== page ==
As the number of brick and mortar facilities offering online education expands, the prevalence of RNs selecting this method is increasing. One of the biggest benefits of an online program is that the student can engage in education requirements anywhere there's Internet access. This factor allows the student the ability to have greater control of his or her school-life balance. Often, these programs allow the student access to educators, reference materials, and peer support on practically a 24-hour/day schedule. Although virtual learning is often considered "faceless," there's the ability to have a peer group and educators who are diverse and international. The use of Skype, video conferencing, and virtual meeting places has also minimized the loss of personal contact associated with web-based programs.

 

Fast-track BSN programs are accelerated programs for students who may already have a BS degree in a different area and desire to enter nursing. These programs are often 15 to 18 months long and students are given some credit for previous BS classes toward the 120-plus credits required for graduation. This type of program requires strict dedication to completing the nursing portion and eligibility for the NCLEX-RN. Many students find the program rigorous, challenging, and rewarding.

 

In a hybrid, or mixed, program, classes are offered both online and in traditional classrooms. This offers virtually nonfettered access to education, with the ability for the student to interact directly with faculty and peers while in a classroom or clinical setting. The RN who chooses this type of program is typically someone who desires the human connection of learning, but also wants the ability to fulfill education requirements on the go.

 

Another option is a program that's based online with various components of the educational process that are held in scheduled clinical experiences or practicums. These are often a hard requirement that demands potential travel to the location where the practicum is being offered, often at the program's location or where the student has set up a rotation and supervisor to observe and critique the experience. Frequently, students aren't permitted to conduct required practicums where they're currently employed due to a potential conflict of interest; however, there can be exceptions.

 

Learning for life

No matter what your motivation is for earning your BSN degree, nursing has been long considered a career founded on the premise of life-long learning. Nursing is continually advancing in both knowledge and complexity, and we must engage in professional learning to maintain an expert level of competency. Can you imagine if nursing still functioned on the idea that clean sheets and environment are the only things that nurses can ensure to enhance patient outcomes? Nursing has developed into the profession that it is through advanced education and EBP; educational requirements and opportunities will also evolve as we carve our valued place as professional healthcare providers and patient advocates.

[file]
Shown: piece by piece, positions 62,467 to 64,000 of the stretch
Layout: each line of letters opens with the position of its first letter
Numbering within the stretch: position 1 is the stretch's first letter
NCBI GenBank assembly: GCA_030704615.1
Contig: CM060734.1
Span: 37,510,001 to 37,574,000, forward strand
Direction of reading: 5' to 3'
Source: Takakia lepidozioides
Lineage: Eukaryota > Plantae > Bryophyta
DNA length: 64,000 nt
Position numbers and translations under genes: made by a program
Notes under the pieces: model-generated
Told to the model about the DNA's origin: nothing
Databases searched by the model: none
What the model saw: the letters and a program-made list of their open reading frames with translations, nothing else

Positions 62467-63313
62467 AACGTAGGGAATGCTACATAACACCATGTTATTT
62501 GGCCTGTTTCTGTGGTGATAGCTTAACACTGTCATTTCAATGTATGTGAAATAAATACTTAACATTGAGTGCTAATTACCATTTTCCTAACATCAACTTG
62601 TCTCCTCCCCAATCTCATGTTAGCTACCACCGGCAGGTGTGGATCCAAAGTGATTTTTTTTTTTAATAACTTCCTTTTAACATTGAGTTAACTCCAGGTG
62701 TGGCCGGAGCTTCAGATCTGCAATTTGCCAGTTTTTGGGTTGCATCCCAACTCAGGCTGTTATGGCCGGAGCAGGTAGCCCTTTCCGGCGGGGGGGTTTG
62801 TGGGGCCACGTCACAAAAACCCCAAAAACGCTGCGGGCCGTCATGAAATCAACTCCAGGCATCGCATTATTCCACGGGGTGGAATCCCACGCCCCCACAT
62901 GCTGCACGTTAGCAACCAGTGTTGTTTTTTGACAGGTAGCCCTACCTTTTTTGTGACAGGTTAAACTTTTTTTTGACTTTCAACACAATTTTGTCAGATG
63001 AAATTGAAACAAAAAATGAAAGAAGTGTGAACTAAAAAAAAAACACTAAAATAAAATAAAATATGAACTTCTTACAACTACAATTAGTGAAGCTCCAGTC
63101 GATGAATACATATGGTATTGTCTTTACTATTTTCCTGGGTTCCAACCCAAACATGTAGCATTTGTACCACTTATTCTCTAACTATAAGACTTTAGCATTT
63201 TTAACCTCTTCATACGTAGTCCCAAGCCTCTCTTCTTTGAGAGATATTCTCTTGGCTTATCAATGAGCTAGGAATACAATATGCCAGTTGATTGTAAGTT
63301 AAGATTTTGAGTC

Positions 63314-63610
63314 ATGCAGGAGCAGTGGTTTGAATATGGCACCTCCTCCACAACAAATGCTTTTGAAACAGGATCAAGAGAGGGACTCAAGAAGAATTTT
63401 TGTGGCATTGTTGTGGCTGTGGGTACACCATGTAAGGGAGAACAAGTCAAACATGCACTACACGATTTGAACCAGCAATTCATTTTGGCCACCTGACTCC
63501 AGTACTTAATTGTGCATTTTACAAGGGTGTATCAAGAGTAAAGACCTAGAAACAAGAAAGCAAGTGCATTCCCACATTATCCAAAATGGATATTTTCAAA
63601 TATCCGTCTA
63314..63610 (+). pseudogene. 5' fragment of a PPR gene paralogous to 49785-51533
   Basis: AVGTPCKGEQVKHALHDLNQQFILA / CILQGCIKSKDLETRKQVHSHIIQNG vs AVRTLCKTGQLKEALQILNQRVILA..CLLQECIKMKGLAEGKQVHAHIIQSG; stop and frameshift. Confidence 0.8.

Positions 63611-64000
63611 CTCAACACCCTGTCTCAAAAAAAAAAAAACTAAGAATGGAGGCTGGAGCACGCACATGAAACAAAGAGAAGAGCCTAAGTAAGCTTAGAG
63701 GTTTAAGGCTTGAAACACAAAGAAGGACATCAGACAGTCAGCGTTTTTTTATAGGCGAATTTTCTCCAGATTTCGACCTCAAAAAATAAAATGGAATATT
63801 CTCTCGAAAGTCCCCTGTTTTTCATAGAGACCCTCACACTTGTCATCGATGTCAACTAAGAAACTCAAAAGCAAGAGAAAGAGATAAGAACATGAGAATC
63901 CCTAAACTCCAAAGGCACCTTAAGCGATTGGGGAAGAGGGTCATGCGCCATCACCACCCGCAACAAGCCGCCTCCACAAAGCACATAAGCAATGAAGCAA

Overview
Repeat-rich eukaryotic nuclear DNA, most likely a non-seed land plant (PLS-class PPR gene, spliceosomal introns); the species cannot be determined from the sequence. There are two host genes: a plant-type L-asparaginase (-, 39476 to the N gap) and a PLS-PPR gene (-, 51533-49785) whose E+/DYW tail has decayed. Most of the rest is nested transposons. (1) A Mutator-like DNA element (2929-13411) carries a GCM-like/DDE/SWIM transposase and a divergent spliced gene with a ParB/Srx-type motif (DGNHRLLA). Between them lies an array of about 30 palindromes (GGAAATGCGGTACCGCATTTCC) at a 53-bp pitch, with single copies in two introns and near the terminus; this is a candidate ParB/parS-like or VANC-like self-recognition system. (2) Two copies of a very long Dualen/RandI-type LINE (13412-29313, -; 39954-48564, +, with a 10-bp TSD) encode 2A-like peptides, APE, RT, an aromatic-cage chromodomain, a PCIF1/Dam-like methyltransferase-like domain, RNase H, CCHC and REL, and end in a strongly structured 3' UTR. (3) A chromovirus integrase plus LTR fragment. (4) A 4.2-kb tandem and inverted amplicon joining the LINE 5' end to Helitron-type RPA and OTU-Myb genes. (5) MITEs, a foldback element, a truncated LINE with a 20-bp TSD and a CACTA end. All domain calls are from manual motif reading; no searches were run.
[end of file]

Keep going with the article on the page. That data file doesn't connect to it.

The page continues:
Next issue, we'll take a look at returning to school for an MSN.

 

Do I really need a BSN degree?

The incentive to return to school and further your education is becoming more pronounced. A few states are already mandating that RNs without a BSN degree return to school. In acute care facilities that are considering the mandate, if the RN doesn't attain the BSN degree within 5 years, he or she may be terminated or reassigned duties in the institution. The mandate isn't in every state; however, the need to advance to the BSN degree is currently evolving nationally. For a list of various requirements, visit http://www.nursinglicensure.org/articles/adn-program-future.html.

 

Other considerations include a possible pay reduction without the BSN degree and the potential for job interviewing. Many institutions won't consider an RN who isn't BSN prepared or enrolled in a BSN program and making progress.

 

REFERENCES

 

Institute of Medicine. The future of nursing: leading change, advancing health. http://www.iom.edu/Reports/2010/The-Future-of-Nursing-Leading-Change-Advancing-H.

 

National Advisory Council on Nurse Education and Practice. Report to the Secretary of the Department of Health and Human Services on the Basic Registered Nurse Workforce. Washington, DC: U.S. Department of Health and Human Services, Division of Nursing; 1996.